The cost of flipping NSW Health’s electronic medical record platform from Cerner to Epic could cost up to $1 billion over 10 years, industry experts project.
The massive program will represent the largest implementation of any EMR platform in the Southern Hemisphere and one of the largest Epic implementations in the world, covering 220 hospitals and eight million patients.
While Pulse+IT sources told us earlier this year that NSW Health was considering a single vendor approach, the initial tender for what it calls the Single Digital Patient Record (SDPR) envisioned a far more integrated system, floating the idea that a smart vendor could devise a single view accessing various clinical systems despite the source or the silo in one view of the patient.
There are a couple of international vendors who could probably achieve something approaching this using contemporary data exchange standards and integration engines, but for whatever reason, NSW Health has decided to start again, ripping out the Cerner-based platform it has invested hundreds of millions of dollars into with Epic, not just for its EMR but for pathology and patient administration too.
It is a bold strategy to say the least. Epic’s EMR was pioneered in Australia at Royal Children’s Hospital in Melbourne in 2016 in what has been a highly successful project. Epic is widely used in paediatric hospitals around the world so it was not surprising it was chosen, but so successful has the implementation been that it was subsequently adopted by the other three hospitals in what is now known as the Parkville precinct.
The model developed for Parkville was then expanded upon by ACT Health for its three hospitals, walk-in centres and community care centres. ACT Health also decided to implement Epic’s pathology system and its PAS to replace legacy systems, despite neither of these platforms having been tested in the Australian context before.
NSW Health’s announcement this week, however, represents magnitudes in scale. RCH had about 300 beds when it chose Epic, for a cost of $48 million in 2016. The three-site Parkville project had under 1000 beds at an overall cost of $124 million in 2019.
ACT Health’s project, which is on the same scale in terms of bed numbers but is bigger than Parkville as it includes pathology and PAS, came in at $151m over 10 years, of which Epic received $114m.
NSW Health, in contrast, has 220 hospitals supporting 9500 beds covering eight million patients, and it employs more than 120,000 people. It is a huge operation, stretching from enormous tertiary referral hospitals that are some of the largest in the country, several paediatric hospitals, and numerous metro and regional hospitals, both large and very small.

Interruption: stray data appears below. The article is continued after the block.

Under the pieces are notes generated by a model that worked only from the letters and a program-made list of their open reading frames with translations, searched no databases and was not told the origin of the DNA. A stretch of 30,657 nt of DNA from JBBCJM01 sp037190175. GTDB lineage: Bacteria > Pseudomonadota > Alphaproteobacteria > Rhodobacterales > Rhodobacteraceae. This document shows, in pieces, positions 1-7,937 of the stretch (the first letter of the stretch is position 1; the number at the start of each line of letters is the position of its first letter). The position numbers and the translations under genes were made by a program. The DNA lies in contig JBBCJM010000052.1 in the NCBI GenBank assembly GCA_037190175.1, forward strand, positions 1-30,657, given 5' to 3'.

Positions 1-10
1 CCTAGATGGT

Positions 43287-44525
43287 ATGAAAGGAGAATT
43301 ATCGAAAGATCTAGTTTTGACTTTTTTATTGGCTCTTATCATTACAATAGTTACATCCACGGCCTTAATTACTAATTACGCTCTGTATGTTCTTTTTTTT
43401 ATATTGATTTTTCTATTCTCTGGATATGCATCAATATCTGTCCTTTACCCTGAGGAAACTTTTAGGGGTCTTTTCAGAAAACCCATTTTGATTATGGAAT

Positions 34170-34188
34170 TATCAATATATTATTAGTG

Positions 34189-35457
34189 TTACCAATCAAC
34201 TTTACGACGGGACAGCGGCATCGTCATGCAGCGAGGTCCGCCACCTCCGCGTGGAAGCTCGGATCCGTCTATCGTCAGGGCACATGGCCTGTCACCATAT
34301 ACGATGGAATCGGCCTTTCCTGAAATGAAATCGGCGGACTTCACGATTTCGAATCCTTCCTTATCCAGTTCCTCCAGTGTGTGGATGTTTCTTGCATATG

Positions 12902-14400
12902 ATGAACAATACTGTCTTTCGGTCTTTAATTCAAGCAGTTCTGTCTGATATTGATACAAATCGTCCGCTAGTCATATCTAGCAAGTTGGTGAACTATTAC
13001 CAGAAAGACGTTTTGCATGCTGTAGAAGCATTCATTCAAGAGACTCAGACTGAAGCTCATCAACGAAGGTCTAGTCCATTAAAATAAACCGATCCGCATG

eHealth NSW told us yesterday that funding had been secured for the project but was not at liberty to tell us how much this would cost, as it was still in contract negotiations with Epic. It received $141 million in the 2021-22 state budget, and had already received an undisclosed amount to pay for the new pathology system in the 2020-21 budget.
Our experts tell us this is just a drop in the ocean when it comes to a statewide implementation, however. Figures they quoted ranged from half a million dollars to over a billion, considering the size of the project.
The most recent implementations of Epic in the US point to just how expensive it is likely to be. Mayo Clinic spent $US1.5b rolling it out to its 90 hospitals and clinics between 2017 and 2018. AdventHealth, with 50 hospitals and more than 8000 beds, spent $US650m flipping from Cerner to Epic in 2021. Both of those systems also include specialist and family physician practices, but they point to just how expensive the NSW plan might be.
And what of the money already spent on eHealth in NSW? Very early versions of Cerner began being implemented in the early 2000s, with FirstNet going live in a flawed implementation in 2009 and many of those costs are unquantifiable. However, since the Coalition was elected in 2011, it has invested over $1 billion in eHealth infrastructure.
This includes $170m allocated in 2011 for electronic medication management systems, the contract for which was awarded to Cerner and MedChart in 2015. The 2013 budget saw $400m allocated over four years for eHealth, the bulk going towards the early EMR rollout. A further $563m over eight years was secured in 2017, paying for a number of huge projects such as the HWAN roll-out, virtual care, the electronic record for intensive care (eRIC) and the state clinical information exchanges.
While much of this investment is separate to the SDPR project, it does raise the question of whether the vast amount of money, time and human resources that has been invested in the electronic medical records platform may have been better leveraged rather than abandoned.
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